Epstein-Barr virus (EBV)-associated gastric cancer has been proposed to be a distinct gastric cancer molecular subtype. The prognostic significance of EBV infection in gastric cancer remains unclear and needs further investigation. Our study aimed to analyze EBV-positive and EBV-negative gastric cancer patients regarding their personal and tumor-related characteristics, and compare their overall survival.
Gastric cancer patients consecutively treated at the Riga East University Hospital during 2009–2016 were identified retrospectively. Tumor EBV status was determined by in-situ hybridization for EBV-encoded RNA (EBER). Information about clinicopathological characteristics was obtained from patient questionnaires, hospital records. Overall survival was ascertained through 30 July 2017. Cox proportional hazard regression models adjusted for personal and tumor-related covariates compared survival between EBV-positive and EBV-negative patients.
There were a total of 302 gastric cancer patients (61% males) with mean and SD age 63.6 ± 11.5 years. EBER positivity was present in 8.6% of tumors. EBV-positive gastric cancer patients had better survival at 80 months [adjusted hazard ratio = 0.37, 95% confidence interval (CI) = 0.19–0.72] compared to EBV-negative patients. Worse survival was observed for patients with stage III (hazard ratio = 2.76, 95% CI = 1.67–4.56) and stage IV (hazard ratio = 10.02, 95% CI = 5.72–17.57) compared to stage I gastric cancer, and overlapping and unspecified subsite (hazard ratio = 1.85; 95% CI = 1.14; 3.00) compared to distal tumors.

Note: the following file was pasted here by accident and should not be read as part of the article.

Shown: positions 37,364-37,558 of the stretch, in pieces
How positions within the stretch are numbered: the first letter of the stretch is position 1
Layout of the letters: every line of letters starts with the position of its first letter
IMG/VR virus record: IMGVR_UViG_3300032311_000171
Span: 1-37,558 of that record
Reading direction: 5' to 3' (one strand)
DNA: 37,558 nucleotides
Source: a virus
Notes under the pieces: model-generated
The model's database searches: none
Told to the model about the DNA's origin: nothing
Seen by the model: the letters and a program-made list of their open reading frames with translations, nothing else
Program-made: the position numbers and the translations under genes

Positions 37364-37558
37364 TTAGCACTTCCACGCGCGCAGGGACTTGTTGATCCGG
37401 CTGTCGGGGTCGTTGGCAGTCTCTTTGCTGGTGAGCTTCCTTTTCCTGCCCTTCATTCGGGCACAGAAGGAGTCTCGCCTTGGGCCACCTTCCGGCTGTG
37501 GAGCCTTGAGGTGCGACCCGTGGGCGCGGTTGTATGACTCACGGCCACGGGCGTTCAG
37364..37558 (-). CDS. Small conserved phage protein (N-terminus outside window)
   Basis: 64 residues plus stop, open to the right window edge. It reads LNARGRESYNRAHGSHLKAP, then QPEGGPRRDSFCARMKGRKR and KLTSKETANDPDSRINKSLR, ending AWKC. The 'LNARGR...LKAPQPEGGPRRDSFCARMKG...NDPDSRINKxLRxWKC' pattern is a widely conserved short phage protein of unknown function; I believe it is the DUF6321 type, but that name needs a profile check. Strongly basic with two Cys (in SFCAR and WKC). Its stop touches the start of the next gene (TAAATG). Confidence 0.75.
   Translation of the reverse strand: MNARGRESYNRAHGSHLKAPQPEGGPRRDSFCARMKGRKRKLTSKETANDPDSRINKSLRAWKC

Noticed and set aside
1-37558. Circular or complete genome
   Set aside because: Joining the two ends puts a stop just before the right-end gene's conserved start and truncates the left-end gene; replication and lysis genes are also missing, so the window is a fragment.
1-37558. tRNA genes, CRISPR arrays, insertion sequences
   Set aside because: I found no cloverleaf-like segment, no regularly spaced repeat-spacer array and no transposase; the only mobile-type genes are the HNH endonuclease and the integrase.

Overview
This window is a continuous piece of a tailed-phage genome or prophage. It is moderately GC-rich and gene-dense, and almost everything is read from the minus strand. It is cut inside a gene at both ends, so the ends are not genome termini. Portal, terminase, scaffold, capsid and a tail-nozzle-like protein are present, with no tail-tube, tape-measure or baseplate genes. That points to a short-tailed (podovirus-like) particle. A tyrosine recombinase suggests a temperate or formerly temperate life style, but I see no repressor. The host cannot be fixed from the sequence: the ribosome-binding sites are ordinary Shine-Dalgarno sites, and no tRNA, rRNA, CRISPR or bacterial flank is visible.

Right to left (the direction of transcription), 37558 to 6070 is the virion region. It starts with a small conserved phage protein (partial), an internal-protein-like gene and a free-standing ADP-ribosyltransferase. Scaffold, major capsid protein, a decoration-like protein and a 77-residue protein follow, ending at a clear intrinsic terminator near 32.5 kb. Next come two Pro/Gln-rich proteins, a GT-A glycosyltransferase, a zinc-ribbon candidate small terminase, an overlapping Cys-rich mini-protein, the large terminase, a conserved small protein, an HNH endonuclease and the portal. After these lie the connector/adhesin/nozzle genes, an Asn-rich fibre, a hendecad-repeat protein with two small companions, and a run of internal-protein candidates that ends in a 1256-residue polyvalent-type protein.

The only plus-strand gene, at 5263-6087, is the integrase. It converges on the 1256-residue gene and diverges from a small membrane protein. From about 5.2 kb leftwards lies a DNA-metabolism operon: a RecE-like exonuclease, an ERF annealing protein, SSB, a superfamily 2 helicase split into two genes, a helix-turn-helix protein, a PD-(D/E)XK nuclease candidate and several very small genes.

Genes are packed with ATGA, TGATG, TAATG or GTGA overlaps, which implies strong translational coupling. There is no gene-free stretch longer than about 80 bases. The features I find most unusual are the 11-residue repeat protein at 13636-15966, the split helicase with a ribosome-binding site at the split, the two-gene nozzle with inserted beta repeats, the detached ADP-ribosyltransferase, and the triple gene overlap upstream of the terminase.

Tumor EBV positivity is a favorable prognostic factor in gastric cancer.
aInstitute of Clinical and Preventive Medicine
bFaculty of Medicine, University of Latvia
cRiga East University Hospital
dAcademic Histology Laboratory, Riga, Latvia
eDivision of Cancer Epidemiology and Genetics, National Cancer Institute, Bethesda, Maryland, USA
fDepartment of Pathology, University Medical Center Utrecht, Utrecht, Netherlands
gInstitute of Information Technology, Riga Technical University, Riga, Latvia
hDepartment of Pathology and Laboratory Medicine, University of North Carolina, Chapel Hill, North Carolina, USA
iThe Centre of Disease Prevention and Control of Latvia, Riga, Latvia
Received 7 January 2019 Accepted 7 June 2019
Correspondence to Evita Gasenko, Faculty of Medicine, Institute of Clinical and Preventive Medicine, University of Latvia and Riga East University Hospital, Oncology Centre of Latvia, 4 Hipokrata Street, LV 1079 Riga, Latvia, Tel: +371 67040917; fax: +371 67536160; e-mail: firstname.lastname@example.org